Limits on education and training have serious consequences for welfare recipients, training institutions and programs, and the productivity of the workforce. For example, the number of students on welfare enrolled in the City University of New York was reduced by nearly half between 1995 and 1996.9 Other providers of education and training are also witnessing dramatic declines in the size of their programs. In addition to downgrading the competitiveness of the workforce, the emphasis on placement in any job over education and training reduces prospects for living wages and self-sufficiency of welfare recipients. Access to higher education, which enrolled nearly one-fifth of participants in the Jobs Opportunities and Basic Skills Training Program under the repealed AFDC law, is the best means of gaining self-sufficiency for women with children on public assistance.10

What can be done?  “People on welfare who work should be treated like any other workers,” says Andrew L. Stern, President of the Service Employees International Union. Stern was reflecting positively on the February 1997 decision of the AFL/CIO Executive Council to back a drive to organize more than 1 million people, who, it is estimated, will be on workfare under the new law.  Like unions, other advocates of welfare rights have work to do if they are to restore the federal standards that formerly protected welfare participants, or to secure  passage of protective state legislation.

The National JOBS FOR ALL Coalition believes that true welfare reform requires jobs for all at decent pay. Before denying assistance to anyone, government should undertake systematic job vacancy studies to determine how many workers there are for each available job and should create jobs wherever job applicants exceed job openings. Government should also provide adequate income support to those who are unable to work, who care for the very young or infirm family members, or who are denied opportunities to earn enough to support themselves and their families. Attacks on welfare recipients are ultimately attacks on the employment conditions and standard of living of a major part of  the work force. We need the creation of jobs for all at decent wages, not the creation of a vast pool of exploited labor that threatens millions of regular workers.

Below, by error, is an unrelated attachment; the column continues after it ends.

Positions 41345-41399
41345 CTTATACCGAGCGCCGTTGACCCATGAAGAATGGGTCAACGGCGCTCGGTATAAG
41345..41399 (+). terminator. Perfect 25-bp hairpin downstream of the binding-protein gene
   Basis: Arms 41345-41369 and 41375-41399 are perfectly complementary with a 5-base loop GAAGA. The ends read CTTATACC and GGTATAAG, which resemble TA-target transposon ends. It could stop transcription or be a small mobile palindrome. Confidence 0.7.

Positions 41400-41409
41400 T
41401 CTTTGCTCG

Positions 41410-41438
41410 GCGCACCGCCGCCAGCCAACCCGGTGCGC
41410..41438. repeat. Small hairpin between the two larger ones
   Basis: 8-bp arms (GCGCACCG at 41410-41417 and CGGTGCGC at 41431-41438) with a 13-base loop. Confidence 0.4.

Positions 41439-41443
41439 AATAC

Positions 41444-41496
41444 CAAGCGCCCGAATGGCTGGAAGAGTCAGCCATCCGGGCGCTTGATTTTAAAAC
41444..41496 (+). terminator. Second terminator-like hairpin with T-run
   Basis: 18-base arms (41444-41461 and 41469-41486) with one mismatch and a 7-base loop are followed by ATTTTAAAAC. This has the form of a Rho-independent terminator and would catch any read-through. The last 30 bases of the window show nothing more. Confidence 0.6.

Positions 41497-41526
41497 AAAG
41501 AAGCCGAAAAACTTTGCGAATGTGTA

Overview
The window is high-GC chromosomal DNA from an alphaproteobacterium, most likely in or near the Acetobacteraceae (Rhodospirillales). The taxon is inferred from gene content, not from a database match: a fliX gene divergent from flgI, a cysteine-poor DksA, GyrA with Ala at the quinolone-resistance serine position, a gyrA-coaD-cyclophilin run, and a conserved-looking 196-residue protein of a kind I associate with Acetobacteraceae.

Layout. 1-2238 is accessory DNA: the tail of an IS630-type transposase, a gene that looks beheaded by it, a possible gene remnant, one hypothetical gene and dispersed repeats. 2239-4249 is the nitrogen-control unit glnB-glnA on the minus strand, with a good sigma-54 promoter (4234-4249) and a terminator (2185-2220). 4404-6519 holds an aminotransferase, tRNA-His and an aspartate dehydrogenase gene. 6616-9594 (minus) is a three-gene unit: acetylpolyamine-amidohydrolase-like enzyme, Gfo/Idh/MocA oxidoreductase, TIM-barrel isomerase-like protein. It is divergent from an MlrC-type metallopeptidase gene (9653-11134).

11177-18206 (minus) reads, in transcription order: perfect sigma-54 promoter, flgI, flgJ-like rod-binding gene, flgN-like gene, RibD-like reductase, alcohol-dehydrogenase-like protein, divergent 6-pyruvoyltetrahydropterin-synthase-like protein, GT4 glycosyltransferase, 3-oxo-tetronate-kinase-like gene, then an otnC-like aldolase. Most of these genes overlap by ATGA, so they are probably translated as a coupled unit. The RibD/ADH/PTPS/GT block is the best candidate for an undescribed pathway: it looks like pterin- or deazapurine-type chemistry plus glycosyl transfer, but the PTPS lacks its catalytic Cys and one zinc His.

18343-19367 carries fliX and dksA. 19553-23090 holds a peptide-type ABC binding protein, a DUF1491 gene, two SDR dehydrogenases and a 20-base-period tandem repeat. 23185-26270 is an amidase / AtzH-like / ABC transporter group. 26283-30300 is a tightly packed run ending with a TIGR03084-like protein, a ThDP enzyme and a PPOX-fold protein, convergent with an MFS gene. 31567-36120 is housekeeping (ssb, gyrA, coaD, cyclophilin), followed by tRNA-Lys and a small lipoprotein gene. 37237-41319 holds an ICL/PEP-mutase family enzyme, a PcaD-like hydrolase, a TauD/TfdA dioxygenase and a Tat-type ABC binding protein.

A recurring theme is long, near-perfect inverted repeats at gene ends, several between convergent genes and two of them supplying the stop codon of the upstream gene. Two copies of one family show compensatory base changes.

l. For proposals to repeal and amend PL 104-193, see the Coalition’s Policy Statement on Welfare “Reform.” For state proposals, see the author’s original report, cited p. l, above.

2. Lawrence Mishel and John Schmitt, Cutting Wages by Cutting Welfare: The Impact of Reform on the Low-Wage Labor Market (Washington, DC: Economic Policy Institute, 1995) .  

3. Bruce Steurenagel, The Job Gap Study (Phase One: First Report of Findings),  (J0BS NOW Coalition: 1995).  

4.  Mishel and Schmitt.  

5. “Welfare Clients Outnumber Jobs They Might Fill,” New York Times, August 25, 1996, Al.  

6. “New York Girding for Surge in Workfare Jobs,” New York Times, August 13, 1996, A1.  

7. Pennsylvania Department of Public Welfare, Special Project Management Report, July 1996.  

8. See, for example, Commission on the Future of Worker-Management Relations, Report and Recommendations (December 1994); and Marc Bendick, Charles Jackson, and Victor Reinoso, Measuring Employment Discrimination through Controlled Experiments (Washington, DC: Fair Employment Council of Greater Washington, January 1993).  

9. “Workfare Rules Cause Enrollment to Fall, CUNY Says,” New York Times, June 1, 1996, A1. Eleven percent of CUNY students are on welfare, and its enrollment fell from 10,152 to 5,169 (between Spring semester 1995 and l996) .  

10. See, e.g., Marilyn Gittell and Margaret Schehl, with Camille Fareri, From Welfare to Independence: the College Option, Howard Samuels State Management and Policy Center,  Graduate School and University Center of the City University of New York.  

*Adapted from the author’s Welfare Reforming the Workplace? Key Concerns with the Work Requirements of The Personal Responsibility and Work Opportunity Reconciliation Act of 1995 (New York: National Employment Law Project, September 1996). See also Sharon Dietrich, Maurice Emsellem and Karen Kithan Yau, Welfare Reforming the Workplace: Advocating for the Employment Rights of Welfare Recipients, Immigrants & Displaced Workers. New York: National Employment Law Project, Inc., published in the Clearinghouse Review, January, 1997. 

For further discussion of lack of jobs for welfare recipients and millions of other workers, proposals for documenting job deficiencies more accurately, and for work creation, see Uncommon Sense, #5, “Welfare ‘Reform’: Where Are the Jobs?” #14 “Paying for Full Employment,” and #15, “How Many Jobs Are There? The Need for a National Job Vacancy Survey,” all part of the Coalition’s Welfare Reform Packet: Fair Work and Welfare.  

_________ Editors: Gertrude Schaffner Goldberg, Director, Center for  Social Policy,  Adelphi University, and June Zaccone, Economics (Emer.), Hofstra University